Several finance options exist that allow you to finance the purchase of a car.
Taken out from a bank or car dealership. Such loans are unsecured so you don't have to be a homeowner to get one. However you will need a regular income and must be 18 or over. As soon as you make the payment the car is legally yours. The lower the APR (interest paid on the loan) the less money you will eventual have to pay.
Hire Purchase (HP)
With Hire Purchase you pay off the entire price of the car through a series of monthly payments. The car only becomes your legal property at the end of the contract, when all monthly payments have been made. As a rule you will have to pay a deposit up front. The higher the deposit the less the monthly payments will be.
Hire purchase is essentially a type of secured loan, a loan secured against an asset i.e. the car. Fail to make the payments and you lose the car. As with a normal loan you should pay close attention to the APR.
Involves making monthly payments, under which you are in effect hiring the car for a fixed period. At the end of the term, you have the option:
To return the car with no further payments,
To enter into a new deal for a new (or second hand) car,
Of making a final payment and buying the car for yourself.
Most car leasing deals involve a maximum mileage i.e. 30,000 miles over three years. If after the leasing period you have exceeded the mileage you will incur an additional cost per mile. Leasing deals can sometimes include maintenance and breakdown cover in the monthly lease payment.
Before Your Start Searching For A Car To Buy
Calculate how much you can afford to pay for your car, how much deposit you can pay (the higher the better) and how much you can afford to pay monthly.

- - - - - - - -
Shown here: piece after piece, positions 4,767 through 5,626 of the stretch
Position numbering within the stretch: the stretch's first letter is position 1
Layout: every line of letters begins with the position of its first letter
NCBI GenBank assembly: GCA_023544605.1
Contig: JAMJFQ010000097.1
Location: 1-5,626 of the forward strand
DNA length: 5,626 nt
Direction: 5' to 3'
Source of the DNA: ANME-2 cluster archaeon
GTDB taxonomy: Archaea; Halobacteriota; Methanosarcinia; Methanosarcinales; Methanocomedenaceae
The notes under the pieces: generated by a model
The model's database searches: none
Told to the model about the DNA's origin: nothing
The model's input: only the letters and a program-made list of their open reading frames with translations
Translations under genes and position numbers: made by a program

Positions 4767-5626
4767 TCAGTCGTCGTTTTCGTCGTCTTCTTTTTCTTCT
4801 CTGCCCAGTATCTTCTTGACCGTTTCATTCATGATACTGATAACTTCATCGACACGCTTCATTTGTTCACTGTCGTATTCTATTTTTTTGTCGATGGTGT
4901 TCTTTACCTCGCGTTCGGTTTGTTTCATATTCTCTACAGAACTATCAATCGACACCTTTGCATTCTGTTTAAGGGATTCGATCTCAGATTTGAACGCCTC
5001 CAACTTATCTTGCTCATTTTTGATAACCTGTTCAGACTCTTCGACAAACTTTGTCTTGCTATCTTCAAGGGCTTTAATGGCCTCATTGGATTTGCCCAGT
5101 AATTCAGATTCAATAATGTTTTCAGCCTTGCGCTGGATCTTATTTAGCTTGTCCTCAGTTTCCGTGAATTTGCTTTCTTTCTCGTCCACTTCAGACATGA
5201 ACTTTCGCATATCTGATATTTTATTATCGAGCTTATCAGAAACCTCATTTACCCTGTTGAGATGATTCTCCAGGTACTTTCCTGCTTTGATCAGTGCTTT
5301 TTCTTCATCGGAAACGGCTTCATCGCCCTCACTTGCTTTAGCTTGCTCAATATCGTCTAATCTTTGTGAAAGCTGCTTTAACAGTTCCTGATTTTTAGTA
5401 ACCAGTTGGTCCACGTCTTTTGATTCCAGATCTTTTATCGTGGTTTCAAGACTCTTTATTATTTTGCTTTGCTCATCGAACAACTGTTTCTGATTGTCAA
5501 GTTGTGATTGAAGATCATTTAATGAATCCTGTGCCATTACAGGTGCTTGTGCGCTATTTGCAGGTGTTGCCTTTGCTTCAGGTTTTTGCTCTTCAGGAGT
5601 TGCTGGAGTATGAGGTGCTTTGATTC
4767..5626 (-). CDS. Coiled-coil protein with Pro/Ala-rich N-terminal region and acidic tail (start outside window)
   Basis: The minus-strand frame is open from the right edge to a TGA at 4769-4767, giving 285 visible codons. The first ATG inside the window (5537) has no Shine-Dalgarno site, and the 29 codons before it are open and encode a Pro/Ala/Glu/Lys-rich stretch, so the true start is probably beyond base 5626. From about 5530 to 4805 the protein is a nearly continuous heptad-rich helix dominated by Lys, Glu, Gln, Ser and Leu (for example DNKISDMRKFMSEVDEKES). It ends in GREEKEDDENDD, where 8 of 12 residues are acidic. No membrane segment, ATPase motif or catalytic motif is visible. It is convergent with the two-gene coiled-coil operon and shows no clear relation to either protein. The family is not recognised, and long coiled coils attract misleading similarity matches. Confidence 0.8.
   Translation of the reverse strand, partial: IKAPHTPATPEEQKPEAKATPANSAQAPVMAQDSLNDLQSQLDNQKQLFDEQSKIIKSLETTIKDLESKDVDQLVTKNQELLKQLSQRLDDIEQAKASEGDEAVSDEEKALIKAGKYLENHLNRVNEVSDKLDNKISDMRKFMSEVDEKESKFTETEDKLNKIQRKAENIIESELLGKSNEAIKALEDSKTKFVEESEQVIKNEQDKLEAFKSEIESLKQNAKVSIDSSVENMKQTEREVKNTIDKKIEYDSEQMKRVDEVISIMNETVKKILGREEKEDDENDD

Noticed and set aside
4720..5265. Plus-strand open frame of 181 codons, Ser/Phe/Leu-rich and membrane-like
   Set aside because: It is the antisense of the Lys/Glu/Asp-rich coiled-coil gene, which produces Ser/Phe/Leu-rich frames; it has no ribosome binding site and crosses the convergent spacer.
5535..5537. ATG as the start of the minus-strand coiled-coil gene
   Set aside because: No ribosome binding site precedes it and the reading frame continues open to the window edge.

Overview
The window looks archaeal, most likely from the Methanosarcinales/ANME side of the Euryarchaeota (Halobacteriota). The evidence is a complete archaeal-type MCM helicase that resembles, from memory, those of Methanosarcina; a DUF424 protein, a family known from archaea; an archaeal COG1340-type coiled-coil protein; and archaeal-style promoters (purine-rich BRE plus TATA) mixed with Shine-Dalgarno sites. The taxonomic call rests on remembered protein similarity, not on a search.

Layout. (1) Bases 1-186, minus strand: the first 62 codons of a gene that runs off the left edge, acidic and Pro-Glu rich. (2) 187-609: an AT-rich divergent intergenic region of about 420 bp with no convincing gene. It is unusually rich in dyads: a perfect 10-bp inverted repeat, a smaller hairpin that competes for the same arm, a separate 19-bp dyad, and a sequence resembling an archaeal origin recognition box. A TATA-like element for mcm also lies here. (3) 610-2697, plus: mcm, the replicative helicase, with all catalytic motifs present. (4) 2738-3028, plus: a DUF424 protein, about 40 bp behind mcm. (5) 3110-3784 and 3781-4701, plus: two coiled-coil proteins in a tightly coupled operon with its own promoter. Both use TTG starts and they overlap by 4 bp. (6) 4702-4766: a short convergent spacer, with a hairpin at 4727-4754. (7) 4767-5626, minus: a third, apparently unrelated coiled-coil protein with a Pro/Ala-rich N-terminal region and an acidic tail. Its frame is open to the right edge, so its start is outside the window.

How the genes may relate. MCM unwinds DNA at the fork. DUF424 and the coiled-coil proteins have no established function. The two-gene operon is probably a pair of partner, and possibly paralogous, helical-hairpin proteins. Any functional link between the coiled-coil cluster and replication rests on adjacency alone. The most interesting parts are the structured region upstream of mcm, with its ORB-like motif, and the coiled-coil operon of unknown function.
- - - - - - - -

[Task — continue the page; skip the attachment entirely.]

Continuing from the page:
Remember to include the running costs of your car - car insurance, road tax and fuel costs.
Consider the entire car financing options available to you before you look for cars. Different lenders will provide different rates for financing so it pays to shop around.
Always read the terms and conditions to make sure you understand how much your loan will cost you. Under the new FSA (Financial Services Authority) regulations these must be clearly visible and explained in plain English.
Beware of lenders quoting you the flat rate instead of the APR, as it is lower, so sounds a better deal.
Take your time and carefully evaluate the various options. The time spent will be rewarded in lower payments.
Be cautious of car manufacturers offering finance deals with zero or low interest rates. You may lose out on discounts and extras that someone with another type of loan will get. Also the amount of deposit required for such deals an be high.
When comparing loan payments between finance companies, compare similar deals. If you want to borrow £4000 over two years, make sure they all quote you for this period. Also check whether the rate is fixed or variable.
The larger the deposit, the lower the amount you need to pay later as interest. Low or zero deposit loans can be tempting, but you end up paying a much higher rate of interest later.
Watch out for hidden costs such as administration or early redemption fees. Some finance options have a mileage restriction that can be expensive if exceeded.
Low monthly payments over a long period can be tempting, but you could end up paying much more for the loan than your car is actually worth. Work out how much you will end up paying overall for your car loan.
Some lenders may ask you to take out Payment Protection Insurance, which can add a bit more to your monthly loan payments. Check if this is necessary and how much it costs. Some lenders tack this on as an afterthought, be careful you don't get stung.
When Taking Car Finance From A Car Dealer Beware
Never accept the first finance deal offered by the dealer as this will likely be the most expensive option, the one they will get the best commission on. Always negotiate for a better deal.
Dealers can make more money out of the finance options than they do from the sale of the car, so always be careful when asking them for finance, as they may not be giving you the best loan. If they offer you finance, check it out against other loans before you accept any finance agreement.
Don't let the dealer rush you into a finance deal. They must, by law, give you a full written quotation, which you can take away and consider. If they offer you a 'deal for today only', don't let this fool you into signing a finance agreement.
Don't give the dealer too much information when requesting a quotation as they can use the information to shop around lenders and get themselves a better rate of commission. You should shop around for yourself.